Telling your child of your love and acceptance can be hard on a day-to-day basis because the child’s behavior is stressful, so it’s important to plan to do it. Parents can plan a Saturday afternoon bike ride, dinner out together, or something else that the child will enjoy. When the time comes, mentally gear up to leave hard feelings at home and make the time as positive as possible. Tell the child a few really positive things about himself during that time. Sometimes a parent may plan a time like this and then the afternoon blows up. If it does, just move on and try another time. Don’t get mad; just try again.


This is very special to all kids and none of us does it enough. The great part of letter writing to a difficult child is that you can write any time and he can read it any time. You don’t have to tell him positive things to his face and have him argue because he can’t argue with a letter.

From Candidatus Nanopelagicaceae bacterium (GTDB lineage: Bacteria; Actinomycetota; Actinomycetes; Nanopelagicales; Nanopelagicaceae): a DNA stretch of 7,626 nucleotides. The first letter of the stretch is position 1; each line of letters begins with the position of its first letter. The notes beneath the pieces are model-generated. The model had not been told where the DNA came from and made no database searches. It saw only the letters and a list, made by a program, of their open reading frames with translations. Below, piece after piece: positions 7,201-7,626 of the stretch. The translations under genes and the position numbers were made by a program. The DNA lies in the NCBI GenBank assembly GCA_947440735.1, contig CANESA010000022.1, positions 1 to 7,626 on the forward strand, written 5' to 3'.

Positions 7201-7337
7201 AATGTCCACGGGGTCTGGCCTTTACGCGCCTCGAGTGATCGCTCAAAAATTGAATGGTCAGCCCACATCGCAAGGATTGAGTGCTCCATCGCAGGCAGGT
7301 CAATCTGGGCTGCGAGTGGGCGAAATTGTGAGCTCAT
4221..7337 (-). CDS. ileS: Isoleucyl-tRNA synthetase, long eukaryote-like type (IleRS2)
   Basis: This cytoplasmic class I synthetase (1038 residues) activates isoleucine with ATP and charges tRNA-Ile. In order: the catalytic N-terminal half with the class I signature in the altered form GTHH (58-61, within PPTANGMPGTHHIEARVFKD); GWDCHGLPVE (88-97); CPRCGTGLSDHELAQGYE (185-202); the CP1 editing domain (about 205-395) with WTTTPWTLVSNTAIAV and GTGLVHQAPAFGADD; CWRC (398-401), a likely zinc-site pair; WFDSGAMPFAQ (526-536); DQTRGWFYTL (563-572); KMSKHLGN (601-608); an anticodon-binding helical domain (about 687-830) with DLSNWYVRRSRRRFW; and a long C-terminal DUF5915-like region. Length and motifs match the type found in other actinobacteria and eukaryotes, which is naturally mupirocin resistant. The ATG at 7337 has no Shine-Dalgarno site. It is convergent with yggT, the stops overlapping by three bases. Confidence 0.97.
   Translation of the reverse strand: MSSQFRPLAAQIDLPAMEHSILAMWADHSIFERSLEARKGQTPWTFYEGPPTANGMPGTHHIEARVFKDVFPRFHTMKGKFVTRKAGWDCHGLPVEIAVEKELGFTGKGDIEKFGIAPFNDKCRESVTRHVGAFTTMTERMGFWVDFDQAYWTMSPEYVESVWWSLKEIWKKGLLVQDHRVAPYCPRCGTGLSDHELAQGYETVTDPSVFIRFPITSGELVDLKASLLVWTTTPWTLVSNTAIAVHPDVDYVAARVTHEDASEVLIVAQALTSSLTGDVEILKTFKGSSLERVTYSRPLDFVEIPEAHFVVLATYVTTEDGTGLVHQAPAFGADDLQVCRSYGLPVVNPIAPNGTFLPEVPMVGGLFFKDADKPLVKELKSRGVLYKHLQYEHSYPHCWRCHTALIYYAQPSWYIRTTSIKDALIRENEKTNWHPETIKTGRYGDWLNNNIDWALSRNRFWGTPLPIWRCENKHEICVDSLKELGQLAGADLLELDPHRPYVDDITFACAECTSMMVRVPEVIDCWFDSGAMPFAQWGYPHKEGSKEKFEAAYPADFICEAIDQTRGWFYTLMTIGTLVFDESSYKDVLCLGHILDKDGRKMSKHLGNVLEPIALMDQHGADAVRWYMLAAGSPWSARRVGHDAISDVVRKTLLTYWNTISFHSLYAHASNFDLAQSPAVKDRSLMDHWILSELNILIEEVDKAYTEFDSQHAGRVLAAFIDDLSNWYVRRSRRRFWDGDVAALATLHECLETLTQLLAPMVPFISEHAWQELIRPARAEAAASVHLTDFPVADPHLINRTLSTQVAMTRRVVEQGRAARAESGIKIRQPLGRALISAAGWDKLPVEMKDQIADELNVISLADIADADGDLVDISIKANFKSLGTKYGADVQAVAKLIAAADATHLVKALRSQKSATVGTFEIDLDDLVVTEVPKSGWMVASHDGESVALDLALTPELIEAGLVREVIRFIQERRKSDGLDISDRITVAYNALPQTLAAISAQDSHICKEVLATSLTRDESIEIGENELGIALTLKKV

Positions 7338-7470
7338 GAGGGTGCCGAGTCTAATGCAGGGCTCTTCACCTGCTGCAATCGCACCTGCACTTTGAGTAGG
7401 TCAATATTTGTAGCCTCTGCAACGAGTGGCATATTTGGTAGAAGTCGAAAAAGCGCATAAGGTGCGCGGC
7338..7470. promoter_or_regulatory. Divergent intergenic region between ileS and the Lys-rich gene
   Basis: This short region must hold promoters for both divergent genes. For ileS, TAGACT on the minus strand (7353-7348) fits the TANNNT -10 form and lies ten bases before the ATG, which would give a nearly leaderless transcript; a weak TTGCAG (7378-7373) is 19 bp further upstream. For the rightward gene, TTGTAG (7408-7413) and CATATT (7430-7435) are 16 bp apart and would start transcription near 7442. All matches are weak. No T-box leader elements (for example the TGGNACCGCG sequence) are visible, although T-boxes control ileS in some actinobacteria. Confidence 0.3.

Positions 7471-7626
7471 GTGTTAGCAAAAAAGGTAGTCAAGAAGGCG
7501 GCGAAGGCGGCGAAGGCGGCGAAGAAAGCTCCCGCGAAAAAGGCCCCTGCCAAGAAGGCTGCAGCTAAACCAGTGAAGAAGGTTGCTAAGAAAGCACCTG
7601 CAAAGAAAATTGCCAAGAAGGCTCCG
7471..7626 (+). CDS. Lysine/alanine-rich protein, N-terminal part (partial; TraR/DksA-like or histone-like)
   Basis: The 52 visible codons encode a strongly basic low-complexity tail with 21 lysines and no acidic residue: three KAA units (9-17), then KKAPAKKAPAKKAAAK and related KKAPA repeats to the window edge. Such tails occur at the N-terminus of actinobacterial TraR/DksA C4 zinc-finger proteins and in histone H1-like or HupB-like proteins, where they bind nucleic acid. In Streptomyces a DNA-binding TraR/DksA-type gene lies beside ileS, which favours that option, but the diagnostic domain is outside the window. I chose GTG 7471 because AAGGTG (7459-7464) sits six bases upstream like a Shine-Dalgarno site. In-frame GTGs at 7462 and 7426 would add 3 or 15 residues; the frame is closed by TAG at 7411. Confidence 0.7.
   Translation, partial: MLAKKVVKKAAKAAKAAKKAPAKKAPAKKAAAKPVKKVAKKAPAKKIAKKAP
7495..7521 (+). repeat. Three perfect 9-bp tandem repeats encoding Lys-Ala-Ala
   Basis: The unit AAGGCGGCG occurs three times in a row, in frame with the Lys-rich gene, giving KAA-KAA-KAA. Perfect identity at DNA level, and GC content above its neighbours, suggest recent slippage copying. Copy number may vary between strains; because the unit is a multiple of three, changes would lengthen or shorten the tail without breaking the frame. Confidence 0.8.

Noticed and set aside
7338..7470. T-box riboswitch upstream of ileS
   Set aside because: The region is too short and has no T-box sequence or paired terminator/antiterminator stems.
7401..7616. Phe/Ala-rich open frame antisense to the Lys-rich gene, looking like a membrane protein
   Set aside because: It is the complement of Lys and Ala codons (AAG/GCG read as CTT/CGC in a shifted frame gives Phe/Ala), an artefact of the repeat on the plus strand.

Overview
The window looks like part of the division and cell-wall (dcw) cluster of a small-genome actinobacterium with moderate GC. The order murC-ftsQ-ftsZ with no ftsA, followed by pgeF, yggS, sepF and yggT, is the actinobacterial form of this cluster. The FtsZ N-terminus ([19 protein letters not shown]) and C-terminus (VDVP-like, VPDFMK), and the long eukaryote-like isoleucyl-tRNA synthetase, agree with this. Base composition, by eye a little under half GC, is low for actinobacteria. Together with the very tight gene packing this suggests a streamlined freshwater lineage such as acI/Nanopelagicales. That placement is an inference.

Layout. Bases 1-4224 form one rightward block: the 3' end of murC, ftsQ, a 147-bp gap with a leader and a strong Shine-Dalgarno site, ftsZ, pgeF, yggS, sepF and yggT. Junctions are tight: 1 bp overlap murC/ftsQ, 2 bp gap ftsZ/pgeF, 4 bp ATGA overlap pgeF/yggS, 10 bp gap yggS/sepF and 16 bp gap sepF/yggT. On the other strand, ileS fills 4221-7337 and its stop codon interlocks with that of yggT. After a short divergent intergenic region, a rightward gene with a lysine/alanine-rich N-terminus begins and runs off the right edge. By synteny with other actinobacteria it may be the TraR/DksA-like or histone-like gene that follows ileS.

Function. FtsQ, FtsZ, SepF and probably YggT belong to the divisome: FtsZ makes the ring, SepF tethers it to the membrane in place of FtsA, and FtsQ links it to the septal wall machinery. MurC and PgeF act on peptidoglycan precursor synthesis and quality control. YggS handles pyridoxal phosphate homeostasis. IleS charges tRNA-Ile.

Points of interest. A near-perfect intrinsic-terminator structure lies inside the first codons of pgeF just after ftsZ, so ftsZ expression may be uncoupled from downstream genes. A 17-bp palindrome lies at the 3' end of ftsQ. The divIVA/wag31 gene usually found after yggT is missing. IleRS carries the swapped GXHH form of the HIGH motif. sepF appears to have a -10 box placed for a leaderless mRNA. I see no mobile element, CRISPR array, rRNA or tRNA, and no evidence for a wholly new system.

When parents pray for their kids, remarkable things happen. Prayer allows us to ask God to help out and take over. This invites God to do what He wants with the child and importantly, it changes those who pray. Prayer is profoundly mysterious and it works. It doesn’t unleash our will on our kids through God’s hand; rather it unleashes God’s will and helps us learn to accept it. When this happens, everyone wins.

Ask God to give you the strength and patience you need to live with the difficulties. Remember, your child has to live with those same difficulties but doesn’t know how in the world to change them, so let her know that you are praying for her. Don’t tell her that you want God to change her (she’ll feel terrible about herself) but that you are asking God to help both of you get her difficulty under control.


While troubling disorders do interrupt life for kids and their families, the goal for the child is to ultimately learn to take charge of it. Adult children with severe hyperactivity need to be able to own it, treat it and succeed in spite of it. Once we let kids say that they can’t succeed because of their disorder they become crippled. When kids begin to understand that they can be in charge of it and they can succeed with it, they feel more hopeful and a have a much greater chance of success in life.